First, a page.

[Show abstract][Hide abstract] ABSTRACT: OBJECTIVES: This study examined the near visual acuity of dentists in relation to age and magnification under simulated clinical conditions. MATERIALS AND METHODS: Miniaturized visual tests were performed in posterior teeth of a dental phantom head in a simulated clinical setting (dental chair, operating lamp, dental mirror). The visual acuity of 40 dentists was measured under the following conditions: (1) natural visual acuity, distance of 300 mm; (2) natural visual acuity, free choice of distance; (3) Galilean loupes, magnification of ×2.5; (4) Keplerian loupes, ×4.3; (5) operating microscope, ×4, integrated light; (6) operating microscope, ×6.4, integrated light. RESULTS: The visual acuity varied widely between individuals and was significantly lower in the group ≥40 years of age (p < 0.001). Significant differences were found between all tested conditions (p < 0.01). Furthermore, a correlation between visual acuity and age was found for all conditions. The performance with the microscope was better than with loupes even with comparable magnification factors. Some dentists had a better visual acuity without optical aids than others with Galilean loupes. CONCLUSIONS: Near visual acuity under simulated clinical conditions varies widely between individuals and decreases throughout life. Visual deficiencies can be compensated for with optical aids. CLINICAL RELEVANCE: Newly developed miniaturized vision tests have allowed, in a clinically relevant way, to evaluate the influence of magnification and age on the near visual acuity of dentists.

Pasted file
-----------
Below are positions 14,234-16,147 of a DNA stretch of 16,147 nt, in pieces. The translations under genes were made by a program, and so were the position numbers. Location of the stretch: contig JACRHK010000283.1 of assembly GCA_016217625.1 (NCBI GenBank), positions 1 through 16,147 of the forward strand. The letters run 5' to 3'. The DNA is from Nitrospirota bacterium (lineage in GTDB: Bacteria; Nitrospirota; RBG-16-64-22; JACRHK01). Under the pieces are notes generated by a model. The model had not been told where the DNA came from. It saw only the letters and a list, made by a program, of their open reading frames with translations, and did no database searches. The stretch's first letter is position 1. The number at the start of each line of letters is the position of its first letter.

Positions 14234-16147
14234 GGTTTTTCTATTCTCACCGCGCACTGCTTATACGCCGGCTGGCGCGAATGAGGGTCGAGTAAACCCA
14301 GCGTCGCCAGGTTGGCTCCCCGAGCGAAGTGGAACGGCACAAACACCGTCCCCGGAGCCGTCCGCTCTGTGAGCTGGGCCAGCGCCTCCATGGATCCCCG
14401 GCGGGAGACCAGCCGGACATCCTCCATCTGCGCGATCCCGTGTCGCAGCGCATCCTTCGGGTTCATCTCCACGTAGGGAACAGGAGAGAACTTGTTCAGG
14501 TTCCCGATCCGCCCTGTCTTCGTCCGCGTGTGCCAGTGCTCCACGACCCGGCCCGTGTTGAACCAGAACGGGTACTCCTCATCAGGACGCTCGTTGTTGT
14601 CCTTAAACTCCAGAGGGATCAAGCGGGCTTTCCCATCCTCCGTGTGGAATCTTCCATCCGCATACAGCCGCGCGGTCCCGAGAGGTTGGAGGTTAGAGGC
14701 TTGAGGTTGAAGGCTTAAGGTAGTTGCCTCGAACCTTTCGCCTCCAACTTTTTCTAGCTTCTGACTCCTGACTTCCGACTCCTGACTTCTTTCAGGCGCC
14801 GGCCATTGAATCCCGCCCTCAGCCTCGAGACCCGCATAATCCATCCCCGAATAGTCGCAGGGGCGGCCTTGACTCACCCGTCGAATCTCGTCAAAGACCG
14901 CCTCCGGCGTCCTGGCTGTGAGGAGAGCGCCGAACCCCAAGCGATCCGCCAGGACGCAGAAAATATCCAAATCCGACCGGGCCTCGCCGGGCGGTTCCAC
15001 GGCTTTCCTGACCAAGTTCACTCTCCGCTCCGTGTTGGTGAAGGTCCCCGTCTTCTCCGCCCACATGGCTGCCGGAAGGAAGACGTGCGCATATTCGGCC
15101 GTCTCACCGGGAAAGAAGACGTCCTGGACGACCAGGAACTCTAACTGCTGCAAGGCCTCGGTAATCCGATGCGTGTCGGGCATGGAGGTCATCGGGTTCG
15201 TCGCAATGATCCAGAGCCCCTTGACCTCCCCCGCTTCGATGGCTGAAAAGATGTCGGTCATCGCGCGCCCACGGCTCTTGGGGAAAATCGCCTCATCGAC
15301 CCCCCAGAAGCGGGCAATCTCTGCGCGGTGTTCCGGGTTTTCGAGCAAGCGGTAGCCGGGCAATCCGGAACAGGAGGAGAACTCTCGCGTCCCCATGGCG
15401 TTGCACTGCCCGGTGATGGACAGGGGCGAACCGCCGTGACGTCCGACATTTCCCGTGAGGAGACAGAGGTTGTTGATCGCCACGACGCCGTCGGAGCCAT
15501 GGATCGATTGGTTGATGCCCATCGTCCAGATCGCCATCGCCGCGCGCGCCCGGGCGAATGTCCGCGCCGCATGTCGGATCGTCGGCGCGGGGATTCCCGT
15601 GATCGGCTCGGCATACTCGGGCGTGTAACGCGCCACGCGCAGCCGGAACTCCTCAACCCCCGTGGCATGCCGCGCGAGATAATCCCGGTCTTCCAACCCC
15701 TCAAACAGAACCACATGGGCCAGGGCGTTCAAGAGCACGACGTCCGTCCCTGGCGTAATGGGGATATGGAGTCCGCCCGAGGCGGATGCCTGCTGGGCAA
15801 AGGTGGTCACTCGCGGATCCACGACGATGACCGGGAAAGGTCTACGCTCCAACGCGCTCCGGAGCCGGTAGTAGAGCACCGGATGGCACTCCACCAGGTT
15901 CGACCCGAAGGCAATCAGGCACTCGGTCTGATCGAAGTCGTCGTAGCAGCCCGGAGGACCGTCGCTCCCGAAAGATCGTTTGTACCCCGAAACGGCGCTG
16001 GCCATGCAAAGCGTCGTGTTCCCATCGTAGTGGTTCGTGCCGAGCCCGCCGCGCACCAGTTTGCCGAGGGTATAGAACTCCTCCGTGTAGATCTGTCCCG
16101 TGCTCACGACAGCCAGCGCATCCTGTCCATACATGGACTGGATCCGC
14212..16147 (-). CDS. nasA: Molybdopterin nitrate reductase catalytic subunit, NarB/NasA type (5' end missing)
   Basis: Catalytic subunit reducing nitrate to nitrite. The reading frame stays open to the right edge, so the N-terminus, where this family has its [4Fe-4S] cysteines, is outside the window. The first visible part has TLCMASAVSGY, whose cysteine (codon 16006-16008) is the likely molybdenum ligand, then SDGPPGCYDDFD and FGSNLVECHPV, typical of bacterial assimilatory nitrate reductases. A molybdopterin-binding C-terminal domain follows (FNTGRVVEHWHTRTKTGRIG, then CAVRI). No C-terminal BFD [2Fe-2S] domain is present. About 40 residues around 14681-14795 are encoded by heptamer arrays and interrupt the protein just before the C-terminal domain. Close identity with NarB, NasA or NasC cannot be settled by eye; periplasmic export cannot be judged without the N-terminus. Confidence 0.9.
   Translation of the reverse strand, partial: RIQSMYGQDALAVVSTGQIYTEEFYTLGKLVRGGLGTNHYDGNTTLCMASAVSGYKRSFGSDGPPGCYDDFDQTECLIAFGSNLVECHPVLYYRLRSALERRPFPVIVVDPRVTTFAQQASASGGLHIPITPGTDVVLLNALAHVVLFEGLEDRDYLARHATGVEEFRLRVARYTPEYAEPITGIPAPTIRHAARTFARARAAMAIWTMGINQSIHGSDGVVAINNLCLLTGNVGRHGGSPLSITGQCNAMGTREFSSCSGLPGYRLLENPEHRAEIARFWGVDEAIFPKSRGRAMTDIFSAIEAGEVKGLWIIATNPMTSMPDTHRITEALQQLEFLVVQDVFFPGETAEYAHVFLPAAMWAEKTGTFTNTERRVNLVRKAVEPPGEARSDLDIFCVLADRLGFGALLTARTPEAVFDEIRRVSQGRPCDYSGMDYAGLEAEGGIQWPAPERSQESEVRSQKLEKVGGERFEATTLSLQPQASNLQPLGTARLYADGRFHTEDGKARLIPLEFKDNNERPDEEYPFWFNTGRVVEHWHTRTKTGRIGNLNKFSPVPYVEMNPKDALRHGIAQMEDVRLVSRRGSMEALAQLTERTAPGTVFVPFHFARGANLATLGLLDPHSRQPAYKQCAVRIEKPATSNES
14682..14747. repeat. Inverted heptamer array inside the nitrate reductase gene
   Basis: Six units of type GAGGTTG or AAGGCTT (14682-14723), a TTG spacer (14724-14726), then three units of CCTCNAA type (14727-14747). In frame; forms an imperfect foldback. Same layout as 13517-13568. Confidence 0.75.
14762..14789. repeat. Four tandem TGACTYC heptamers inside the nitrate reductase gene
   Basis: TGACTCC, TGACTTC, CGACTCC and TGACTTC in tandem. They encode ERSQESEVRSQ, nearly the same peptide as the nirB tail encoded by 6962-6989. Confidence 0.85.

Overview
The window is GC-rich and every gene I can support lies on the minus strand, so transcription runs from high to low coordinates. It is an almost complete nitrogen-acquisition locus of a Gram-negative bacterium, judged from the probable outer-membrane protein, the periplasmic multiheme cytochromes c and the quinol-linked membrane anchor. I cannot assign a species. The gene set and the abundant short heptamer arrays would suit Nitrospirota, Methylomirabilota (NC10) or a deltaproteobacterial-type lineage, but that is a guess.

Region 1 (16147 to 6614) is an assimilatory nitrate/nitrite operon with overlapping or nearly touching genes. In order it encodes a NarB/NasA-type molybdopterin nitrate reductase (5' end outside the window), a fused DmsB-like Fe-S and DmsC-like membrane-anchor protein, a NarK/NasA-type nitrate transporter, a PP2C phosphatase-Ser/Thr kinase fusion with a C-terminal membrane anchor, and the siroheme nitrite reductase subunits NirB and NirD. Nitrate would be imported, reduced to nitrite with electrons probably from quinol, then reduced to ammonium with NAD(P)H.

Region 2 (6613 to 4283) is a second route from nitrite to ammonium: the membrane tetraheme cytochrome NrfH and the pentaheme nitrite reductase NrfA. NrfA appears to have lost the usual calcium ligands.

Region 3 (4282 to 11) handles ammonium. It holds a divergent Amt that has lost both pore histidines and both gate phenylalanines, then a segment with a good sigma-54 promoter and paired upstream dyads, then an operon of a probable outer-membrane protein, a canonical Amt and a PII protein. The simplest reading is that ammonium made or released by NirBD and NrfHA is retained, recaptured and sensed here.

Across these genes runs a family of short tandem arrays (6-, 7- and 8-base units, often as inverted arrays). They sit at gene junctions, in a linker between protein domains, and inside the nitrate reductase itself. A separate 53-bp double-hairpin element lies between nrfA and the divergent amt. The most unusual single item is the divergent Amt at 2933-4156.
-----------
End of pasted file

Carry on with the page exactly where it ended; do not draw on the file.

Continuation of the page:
[Show abstract][Hide abstract] ABSTRACT: We evaluated the near visual acuity of 40 dentists and its improvement by using different magnification devices. The acuity was tested with miniaturized E-optotype tests on a negatoscope under the following conditions: 1. natural visual acuity, 300 mm; 2. single lens loupe, 2×, 250 mm; 3. Galilean loupe, 2.5×, 380 mm; and 4. Keplerian loupe, 4.3×, 400 mm. In part 1, the influence of the magnification devices was investigated for all dentists. The Keplerian loupe obtained the highest visual acuity (4.64), followed by the Galilean loupe (2.43), the single lens loupe (1.42), and natural visual acuity (1.19). For part 2, the dentists were classified according to their age (<∕≥40 years). The younger dentists' group achieved a significantly higher visual acuity with all magnification devices (p<0.001). For part 3, the dentists were grouped according to their natural visual acuity. The group with the higher natural visual acuity achieved significantly higher visual acuity with all magnification devices than did the group of dentists with the lower natural visual acuity (p<0.01). It can be concluded that near visual acuity varies highly between individuals and decreases during the lifetime. Independent of age or natural vision, visual acuity can be significantly improved by using magnification devices.